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Afghans, Airmen conduct rescue mission following flash flood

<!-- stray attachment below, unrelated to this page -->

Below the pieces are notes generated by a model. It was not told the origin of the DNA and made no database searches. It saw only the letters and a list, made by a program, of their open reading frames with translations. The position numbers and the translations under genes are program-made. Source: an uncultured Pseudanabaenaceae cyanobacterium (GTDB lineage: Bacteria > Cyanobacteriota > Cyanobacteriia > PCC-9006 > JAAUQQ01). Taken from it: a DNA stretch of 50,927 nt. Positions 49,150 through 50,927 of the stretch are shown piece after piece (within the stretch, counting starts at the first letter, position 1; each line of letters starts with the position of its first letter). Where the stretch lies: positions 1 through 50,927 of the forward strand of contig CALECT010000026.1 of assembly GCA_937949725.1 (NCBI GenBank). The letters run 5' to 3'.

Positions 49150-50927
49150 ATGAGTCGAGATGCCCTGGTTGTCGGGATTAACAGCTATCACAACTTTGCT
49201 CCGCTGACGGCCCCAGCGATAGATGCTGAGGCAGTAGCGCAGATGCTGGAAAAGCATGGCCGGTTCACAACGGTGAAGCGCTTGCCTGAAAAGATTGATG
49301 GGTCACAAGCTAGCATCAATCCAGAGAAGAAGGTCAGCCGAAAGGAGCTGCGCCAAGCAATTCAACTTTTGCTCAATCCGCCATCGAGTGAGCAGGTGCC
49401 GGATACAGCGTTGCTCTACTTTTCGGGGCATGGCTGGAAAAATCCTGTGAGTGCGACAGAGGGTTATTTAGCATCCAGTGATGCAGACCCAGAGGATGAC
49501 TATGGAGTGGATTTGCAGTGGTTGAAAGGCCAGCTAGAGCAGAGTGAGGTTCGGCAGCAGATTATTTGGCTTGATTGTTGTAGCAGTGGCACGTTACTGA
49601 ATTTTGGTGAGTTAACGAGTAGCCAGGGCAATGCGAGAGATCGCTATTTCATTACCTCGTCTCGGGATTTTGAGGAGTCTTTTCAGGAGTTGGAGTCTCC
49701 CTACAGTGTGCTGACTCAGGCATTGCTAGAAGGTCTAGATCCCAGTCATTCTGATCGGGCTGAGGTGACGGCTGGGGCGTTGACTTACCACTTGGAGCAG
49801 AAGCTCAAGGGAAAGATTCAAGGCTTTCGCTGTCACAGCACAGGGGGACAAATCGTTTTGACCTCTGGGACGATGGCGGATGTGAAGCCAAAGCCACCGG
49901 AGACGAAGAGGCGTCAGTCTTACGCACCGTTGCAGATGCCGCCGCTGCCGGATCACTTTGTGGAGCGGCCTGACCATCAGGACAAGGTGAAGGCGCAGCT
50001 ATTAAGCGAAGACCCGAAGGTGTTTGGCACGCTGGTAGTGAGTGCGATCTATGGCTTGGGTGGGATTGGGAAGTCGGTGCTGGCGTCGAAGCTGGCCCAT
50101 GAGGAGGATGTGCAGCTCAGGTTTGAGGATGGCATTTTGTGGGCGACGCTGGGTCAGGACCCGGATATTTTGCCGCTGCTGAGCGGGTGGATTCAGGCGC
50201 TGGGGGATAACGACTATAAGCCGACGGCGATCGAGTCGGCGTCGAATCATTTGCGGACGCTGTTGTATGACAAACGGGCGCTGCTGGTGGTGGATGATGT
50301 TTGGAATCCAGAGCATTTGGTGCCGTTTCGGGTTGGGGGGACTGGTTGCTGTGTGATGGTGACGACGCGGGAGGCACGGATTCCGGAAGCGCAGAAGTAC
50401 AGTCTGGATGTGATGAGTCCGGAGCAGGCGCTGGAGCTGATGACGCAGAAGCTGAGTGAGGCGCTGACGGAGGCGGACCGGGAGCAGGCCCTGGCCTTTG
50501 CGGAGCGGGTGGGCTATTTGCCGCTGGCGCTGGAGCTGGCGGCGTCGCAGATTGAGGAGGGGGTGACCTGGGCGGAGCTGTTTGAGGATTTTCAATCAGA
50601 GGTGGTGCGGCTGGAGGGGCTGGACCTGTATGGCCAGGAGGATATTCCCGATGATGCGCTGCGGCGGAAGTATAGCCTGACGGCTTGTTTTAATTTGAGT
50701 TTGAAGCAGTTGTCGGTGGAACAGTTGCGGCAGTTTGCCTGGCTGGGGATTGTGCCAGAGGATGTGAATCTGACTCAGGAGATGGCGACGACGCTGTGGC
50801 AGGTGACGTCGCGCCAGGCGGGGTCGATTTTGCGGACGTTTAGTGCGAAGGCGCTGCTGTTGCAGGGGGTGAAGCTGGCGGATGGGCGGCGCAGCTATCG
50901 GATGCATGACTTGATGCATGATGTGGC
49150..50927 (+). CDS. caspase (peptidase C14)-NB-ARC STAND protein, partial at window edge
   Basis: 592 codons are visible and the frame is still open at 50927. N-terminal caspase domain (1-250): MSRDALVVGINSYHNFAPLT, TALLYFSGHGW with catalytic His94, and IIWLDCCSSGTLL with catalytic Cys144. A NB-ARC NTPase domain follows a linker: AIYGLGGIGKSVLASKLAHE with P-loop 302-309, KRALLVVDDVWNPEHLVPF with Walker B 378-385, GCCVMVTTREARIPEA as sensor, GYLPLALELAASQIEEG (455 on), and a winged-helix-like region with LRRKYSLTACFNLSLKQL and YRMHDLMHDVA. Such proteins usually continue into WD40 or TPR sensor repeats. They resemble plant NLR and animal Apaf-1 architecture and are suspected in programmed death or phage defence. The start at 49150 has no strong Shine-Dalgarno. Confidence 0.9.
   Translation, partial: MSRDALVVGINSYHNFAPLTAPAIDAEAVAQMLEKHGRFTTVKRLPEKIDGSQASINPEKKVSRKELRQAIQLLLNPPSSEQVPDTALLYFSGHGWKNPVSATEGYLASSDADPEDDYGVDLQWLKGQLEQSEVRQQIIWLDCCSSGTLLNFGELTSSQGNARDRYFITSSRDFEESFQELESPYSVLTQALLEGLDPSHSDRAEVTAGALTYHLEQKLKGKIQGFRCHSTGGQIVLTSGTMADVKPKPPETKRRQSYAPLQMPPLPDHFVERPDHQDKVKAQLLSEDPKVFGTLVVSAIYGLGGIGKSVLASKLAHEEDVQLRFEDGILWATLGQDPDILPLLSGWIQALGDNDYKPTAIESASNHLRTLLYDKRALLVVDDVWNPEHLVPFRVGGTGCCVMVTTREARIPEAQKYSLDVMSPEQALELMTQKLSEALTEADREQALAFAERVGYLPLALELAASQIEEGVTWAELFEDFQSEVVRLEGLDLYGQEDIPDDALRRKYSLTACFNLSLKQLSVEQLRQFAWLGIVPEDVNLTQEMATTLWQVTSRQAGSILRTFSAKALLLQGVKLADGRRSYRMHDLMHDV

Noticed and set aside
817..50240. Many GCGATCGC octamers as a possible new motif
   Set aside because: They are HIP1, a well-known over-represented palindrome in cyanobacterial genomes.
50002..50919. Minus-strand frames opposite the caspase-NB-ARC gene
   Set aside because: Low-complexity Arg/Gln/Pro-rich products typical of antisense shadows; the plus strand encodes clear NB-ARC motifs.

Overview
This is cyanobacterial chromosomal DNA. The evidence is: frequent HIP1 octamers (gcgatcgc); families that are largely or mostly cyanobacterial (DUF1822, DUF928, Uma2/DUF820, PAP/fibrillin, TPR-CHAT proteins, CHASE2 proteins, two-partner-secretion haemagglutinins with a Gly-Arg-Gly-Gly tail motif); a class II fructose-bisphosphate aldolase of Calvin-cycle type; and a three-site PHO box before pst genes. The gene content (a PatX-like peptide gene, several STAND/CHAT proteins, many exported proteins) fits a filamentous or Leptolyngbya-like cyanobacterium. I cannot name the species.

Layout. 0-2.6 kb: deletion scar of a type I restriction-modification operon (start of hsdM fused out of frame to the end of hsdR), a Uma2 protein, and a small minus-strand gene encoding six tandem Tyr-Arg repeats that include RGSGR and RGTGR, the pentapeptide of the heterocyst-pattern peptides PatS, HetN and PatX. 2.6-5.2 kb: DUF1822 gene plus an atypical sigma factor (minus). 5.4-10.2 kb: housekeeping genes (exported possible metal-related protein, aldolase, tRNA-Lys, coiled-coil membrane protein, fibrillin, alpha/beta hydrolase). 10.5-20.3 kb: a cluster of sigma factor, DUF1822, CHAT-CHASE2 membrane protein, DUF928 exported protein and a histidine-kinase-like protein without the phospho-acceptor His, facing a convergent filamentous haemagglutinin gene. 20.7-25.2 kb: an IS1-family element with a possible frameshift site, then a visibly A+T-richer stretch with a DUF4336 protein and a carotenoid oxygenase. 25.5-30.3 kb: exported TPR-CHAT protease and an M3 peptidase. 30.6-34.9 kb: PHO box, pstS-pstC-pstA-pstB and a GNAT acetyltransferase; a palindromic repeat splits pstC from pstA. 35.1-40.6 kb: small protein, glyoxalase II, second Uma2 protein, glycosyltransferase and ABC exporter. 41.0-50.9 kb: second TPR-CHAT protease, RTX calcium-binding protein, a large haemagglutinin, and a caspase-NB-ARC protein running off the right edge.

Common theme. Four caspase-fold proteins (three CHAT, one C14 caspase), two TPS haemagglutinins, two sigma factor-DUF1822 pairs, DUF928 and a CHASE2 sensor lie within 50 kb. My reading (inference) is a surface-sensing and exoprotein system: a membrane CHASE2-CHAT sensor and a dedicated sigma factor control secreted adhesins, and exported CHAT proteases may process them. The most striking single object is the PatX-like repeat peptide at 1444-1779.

Printer Friendly VersionPrinter Friendly VersionSend to a FriendSend to a FriendAfghan National Army Air Corps members led a rescue operation in which they, along with their U.S. advisors from the 738th Air Expeditionary Advisory Group, rescued 83 Afghan villagers during a flash flood Feb. 8 in Kandahar. The victims were a group of Kuchi nomads who lived in a small village on a sandbar located in the middle of a river. Normally, without rainfall, they would easily be able to walk across each side of the river, but after a heavy downpour, raging waters of up to 20 feet in depth closed in on the stranded villagers. "This water is usually very shallow, but now we had raging rapids," said Capt. Tyler Rennell, a chief Mi-17 pilot advisor. "Many of their structures were precariously close to the water. If someone had attempted to go into this river, they would have drowned within moments; that was how much water had been torrentially coming down. Water continuously moved in on this sandbar. We were looking at what could have been the washing away of an entire village along with all its people." The request for help had come from a village elder, and Maj. Gen. Abdul Raziq Sherzai, the Afghan National Army Air Corps Kandahar Air Wing commander, quickly received approval from the Ministry of Defense to conduct the rescue mission. He accompanied a team of Afghan soldiers and their U.S. advisors as they took off in two Mi-17 helicopters to search for the distressed villagers in the vicinity of Nahr-e-Shafa, approximately 30 kilometers southwest of Kandahar Airfield. There were three U.S. pilots, an Afghan copilot and two Afghan flight engineers. They faced several challenges on the way. The first was visibility. "We were somewhat in the middle of a dust storm," said Capt. Clell Knight, an instructor pilot advisor. "In some places, visibility decreased to about a quarter-mile." Another challenge was finding the location. "We received a very vague coordinate, so when we arrived, we had to initiate a search pattern for what we were looking for," Captain Rennell said. "We really didn't know what we were looking for and the villagers calling for help didn't know how to read a map." The crewmembers landed in three different locations before they finally found the villagers. Next, they faced the challenge of landing on the small sandbar. "The land all around was really muddy and saturated with water," Captain Knight said. "You don't want the wheels of a 13,000 kilogram helicopter sinking down into the mud where you'll be unable to get it out. That made the landing a little more difficult." Once there, the Afghan soldiers rushed out to provide guidance and lead the villagers to the helicopters. Most of them had not seen or been on a helicopter before. Some children were carried reluctantly onto the aircraft because they'd been too frightened. However, they were also unwilling to get out of the helicopters as they soon found the ride to be quite fun. "(Our interpreter) was very helpful in getting out and providing direction to the people," Captain Rennell said. "He gathered them together and made sure they stayed away from dangerous locations, such as the tail of the helicopter. He also worked with the aircrew inside the helicopters to make sure people loaded from the back toward the front." Maj. John Baer, a flight nurse advisor, helped get everyone situated inside the helicopters and performed initial medical assessments. "There were three Afghan medics and three advisor medics in case there were any injured," he said. "The Afghan medics did a very good job. They responded, brought the appropriate medical supplies, and did a quick survey. If we had more time, we probably would have done more for the people. They were definitely not clothed very well and seemed hypothermic. They were shaking; but it was such a quick turnaround that we had minimum contact with them." No one was injured. "Between the security, medical team, aircrew and Afghan interpreters, everyone worked really hard and was on top of their game," Captain Rennell said. "Honestly, given all the challenges we had, it really went off without a hitch. Our job was to pick up the Kuchis and airlift them to the other side of the river onto higher ground. We repeated that twice, and then we returned to Kandahar." Captain Rennell said the biggest challenge was fitting a great number of people inside their aircraft. The normal seating capacity for adults is 24, but there were many children in the group. "We went out of our way to make sure we could take as many as we could," he said. "We had to basically rely on all of our training and experience in order to bring about a successful completion of the mission." The following day, Feb. 9, the team flew out for a recovery mission. They searched several locations near rivers. By that time, the water levels had dropped and people could be seen walking across rivers again. Everyone seemed to be doing well. "Even though we didn't find anyone, it goes to show that we were able to still launch another no-notice humanitarian mission again," Captain Rennell said. "If we did find people, the Afghans, the Afghan Air Corps, the pilots and the helicopter crew, would have had the capability, with our help, to go out and do this. It gives them the confidence to be able to go out and help their fellow Afghans in trouble. It's something they've done, they've seen and it's more practice until they're able to do it on their own." "The ANAAC was very responsive to the public's request for help," Major Baer said. "They supported the public very well, and we're happy to see that." "This mission was unremarkably very dangerous," said Ali Zada, an Afghan interpreter. "We landed three times, asking people if they needed help. They really appreciated the ANAAC and U.S. Air Force's cooperation."